Cells in the eight-well chamber slides were fixed with methanol and stained with 1% Giemsa for 30 min in 1/15 M Sørensen’s phosphate buffer (pH = 7.4). The number of erythrocytes binding to CHO cells was quantified by microscopy at 1,000x magnification with a reticule in the eyepiece corresponding to field of view (FOV) equal to 0.01 sq mm. The number of fields needed for a precise count of bound erythrocytes was determined experimentally by counting an increasing number of areas covered by the reticule. The number of FOV used was 16. The random selection of FOV was compared with a systematic uniform random sampling (SURS) method using a 2-D fractionator . SURS was performed as a 4 × 4 matrix and compared with a similar number of areas but randomly selected. When performing the SURS, a random starting point was selected and from that particular point there was 100 μm between the areas counted both in the y and x direction. All microscopy was carried out on blinded specimens.
Cells in 96-well plates were permeabilized with 100 μl 0.1% Triton X-100 (Sigma-Aldrich) in PBS for 15 min at room temperature. Then, 100 μl tetramethylbenzidine (TMB, R&D Systems, Oxon, UK) was added to each well, with some left blank as controls, and the plate was incubated for up to 5 min covered in aluminium foil. The reaction was stopped by the addition of 50 μl 1M sulphuric acid per well. The optical density was measured at 450 nm using 540 nm as correcting wavelength on a microplate reader (Multiscan EX, Thermo Labsystems, Thermo Fischer, MA, USA). For the dynamic assays, absorbance was measured 1 min after applying TMB and thereafter with set time intervals at 650 nm. All quantifications were made in quadruplicate and all experiments were repeated at least twice.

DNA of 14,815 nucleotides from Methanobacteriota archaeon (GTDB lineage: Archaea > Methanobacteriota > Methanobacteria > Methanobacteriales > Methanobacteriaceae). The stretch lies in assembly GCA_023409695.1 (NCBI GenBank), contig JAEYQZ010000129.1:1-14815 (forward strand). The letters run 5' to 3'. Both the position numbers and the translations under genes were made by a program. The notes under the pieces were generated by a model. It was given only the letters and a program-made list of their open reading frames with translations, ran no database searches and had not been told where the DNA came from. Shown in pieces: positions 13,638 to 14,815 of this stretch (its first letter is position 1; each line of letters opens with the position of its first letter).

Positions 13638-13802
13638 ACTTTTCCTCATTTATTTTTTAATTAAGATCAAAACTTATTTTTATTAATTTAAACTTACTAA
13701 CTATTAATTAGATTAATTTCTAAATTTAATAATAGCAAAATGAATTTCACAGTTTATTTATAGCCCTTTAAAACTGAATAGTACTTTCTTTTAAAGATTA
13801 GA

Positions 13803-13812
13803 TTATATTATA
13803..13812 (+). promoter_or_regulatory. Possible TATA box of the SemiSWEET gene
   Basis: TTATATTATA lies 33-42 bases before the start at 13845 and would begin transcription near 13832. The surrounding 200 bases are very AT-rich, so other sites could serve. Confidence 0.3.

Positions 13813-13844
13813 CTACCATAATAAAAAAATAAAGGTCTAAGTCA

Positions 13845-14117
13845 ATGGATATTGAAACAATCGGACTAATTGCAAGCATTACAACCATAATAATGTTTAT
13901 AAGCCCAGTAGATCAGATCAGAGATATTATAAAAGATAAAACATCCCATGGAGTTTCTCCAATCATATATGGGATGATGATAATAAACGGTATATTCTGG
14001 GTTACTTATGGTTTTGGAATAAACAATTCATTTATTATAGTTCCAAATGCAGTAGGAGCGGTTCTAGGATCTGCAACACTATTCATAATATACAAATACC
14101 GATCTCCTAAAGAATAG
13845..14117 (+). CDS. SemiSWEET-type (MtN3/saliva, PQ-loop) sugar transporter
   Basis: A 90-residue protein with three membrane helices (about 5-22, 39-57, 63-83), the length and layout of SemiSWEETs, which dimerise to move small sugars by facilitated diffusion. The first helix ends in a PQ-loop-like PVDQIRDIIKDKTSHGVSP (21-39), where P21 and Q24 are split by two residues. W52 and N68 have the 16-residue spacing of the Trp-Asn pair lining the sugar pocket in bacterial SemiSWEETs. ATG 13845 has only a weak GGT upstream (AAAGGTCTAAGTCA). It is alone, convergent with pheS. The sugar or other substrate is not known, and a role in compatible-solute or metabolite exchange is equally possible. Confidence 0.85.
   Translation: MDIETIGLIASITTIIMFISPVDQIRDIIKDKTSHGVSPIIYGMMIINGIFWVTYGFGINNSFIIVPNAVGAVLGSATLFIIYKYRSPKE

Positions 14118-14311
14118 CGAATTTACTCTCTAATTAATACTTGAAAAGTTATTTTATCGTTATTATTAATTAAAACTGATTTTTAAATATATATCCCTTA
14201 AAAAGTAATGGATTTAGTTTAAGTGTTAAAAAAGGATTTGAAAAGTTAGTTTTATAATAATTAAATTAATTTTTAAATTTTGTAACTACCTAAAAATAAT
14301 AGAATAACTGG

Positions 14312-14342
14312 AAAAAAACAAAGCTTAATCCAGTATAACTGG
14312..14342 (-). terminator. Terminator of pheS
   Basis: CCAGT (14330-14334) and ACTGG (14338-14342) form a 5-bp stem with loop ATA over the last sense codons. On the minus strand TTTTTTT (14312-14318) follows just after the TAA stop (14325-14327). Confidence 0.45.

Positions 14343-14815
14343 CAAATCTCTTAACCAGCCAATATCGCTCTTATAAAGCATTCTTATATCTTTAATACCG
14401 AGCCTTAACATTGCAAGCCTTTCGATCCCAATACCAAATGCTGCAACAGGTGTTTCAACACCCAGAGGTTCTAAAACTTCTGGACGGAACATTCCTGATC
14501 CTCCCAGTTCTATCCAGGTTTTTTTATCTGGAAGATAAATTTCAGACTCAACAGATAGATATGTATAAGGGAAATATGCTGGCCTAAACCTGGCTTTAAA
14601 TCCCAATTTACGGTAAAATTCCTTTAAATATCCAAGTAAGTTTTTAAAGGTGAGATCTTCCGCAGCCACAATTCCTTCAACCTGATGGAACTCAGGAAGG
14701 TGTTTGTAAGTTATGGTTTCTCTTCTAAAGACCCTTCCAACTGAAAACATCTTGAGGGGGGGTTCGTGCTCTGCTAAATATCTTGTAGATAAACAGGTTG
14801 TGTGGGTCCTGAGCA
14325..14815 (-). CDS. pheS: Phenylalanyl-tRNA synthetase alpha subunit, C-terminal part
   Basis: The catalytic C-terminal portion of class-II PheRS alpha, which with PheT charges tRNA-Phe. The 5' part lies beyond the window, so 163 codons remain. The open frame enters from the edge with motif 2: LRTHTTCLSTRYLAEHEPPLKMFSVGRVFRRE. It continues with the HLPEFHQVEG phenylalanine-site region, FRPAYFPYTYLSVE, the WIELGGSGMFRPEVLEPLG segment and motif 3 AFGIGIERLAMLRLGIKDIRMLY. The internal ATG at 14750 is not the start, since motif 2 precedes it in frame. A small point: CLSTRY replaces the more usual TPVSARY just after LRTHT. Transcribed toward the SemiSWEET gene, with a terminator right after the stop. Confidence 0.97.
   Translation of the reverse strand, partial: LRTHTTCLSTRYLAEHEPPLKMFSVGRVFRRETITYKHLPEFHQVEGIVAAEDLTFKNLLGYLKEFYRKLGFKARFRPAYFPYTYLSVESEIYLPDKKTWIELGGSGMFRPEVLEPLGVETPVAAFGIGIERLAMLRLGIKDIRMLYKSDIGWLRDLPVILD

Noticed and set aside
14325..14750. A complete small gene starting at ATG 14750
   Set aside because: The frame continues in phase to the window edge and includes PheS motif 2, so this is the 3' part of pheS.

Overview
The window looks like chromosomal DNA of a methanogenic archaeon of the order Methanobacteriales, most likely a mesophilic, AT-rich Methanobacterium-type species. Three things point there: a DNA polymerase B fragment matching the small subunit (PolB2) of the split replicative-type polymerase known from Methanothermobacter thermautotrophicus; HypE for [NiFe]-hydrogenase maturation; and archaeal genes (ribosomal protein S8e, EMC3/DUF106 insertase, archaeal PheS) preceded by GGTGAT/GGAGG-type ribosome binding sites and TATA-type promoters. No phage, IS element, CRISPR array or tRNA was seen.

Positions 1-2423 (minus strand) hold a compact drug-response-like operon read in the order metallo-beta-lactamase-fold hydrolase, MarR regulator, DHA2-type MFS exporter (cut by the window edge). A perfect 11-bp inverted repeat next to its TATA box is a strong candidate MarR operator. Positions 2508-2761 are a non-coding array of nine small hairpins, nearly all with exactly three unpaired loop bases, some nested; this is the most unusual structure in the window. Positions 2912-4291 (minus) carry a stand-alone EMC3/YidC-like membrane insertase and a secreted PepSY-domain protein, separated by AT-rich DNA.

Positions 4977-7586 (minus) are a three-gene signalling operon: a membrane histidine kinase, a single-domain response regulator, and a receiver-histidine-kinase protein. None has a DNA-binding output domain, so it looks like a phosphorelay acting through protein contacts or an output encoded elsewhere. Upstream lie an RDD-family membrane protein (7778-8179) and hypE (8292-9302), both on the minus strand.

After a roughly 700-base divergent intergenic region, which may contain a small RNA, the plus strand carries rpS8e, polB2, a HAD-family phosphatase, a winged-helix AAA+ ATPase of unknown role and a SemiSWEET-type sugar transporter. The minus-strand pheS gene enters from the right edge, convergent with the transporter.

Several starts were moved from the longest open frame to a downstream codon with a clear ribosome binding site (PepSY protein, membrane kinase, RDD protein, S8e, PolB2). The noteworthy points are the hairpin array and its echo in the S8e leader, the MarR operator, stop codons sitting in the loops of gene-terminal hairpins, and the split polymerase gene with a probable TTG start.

A standard curve was generated for the automated quantification in order to calculate the number of bound erythrocytes. The standard was made from the same gelatine-enriched parasite culture as used in the experiment. The cells were counted and lysed with Triton x-100 (Sigma-Aldrich) as described above. For comparison, uninfected erythrocytes, unsynchronized infected erythrocytes and the lower phase of gelatine flotation (negative selection for late stage parasites) were tested to assess if parasite stage affected pseudoperoxidase activity.
To address whether the method was also applicable for using human endothelial cells and parasites selected for binding as well as field isolates the same procedures were followed as described for CHO cells above.
Inhibition of binding using anti-CD36 and CS-A
CS-A (Sigma-Aldrich) and anti-CD36 antibody (clone FA6.152, Beckman Coulter, Brea, CA, USA) were applied to address if the binding was specific and if it could be inhibited. CS-A was incubated with gelatine-purified infected erythrocytes at 37°C on an orbital shaker for 30 min at the concentrations described prior to performing the actual binding experiments. Anti-CD36 was incubated with CD36-expressing CHO cells on an orbital shaker at 37°C for 30 min at the concentrations described prior to the actual binding experiments. Uninfected erythrocytes were included as controls when comparing the binding of CHO cell-selected parasites to different types of CHO cells.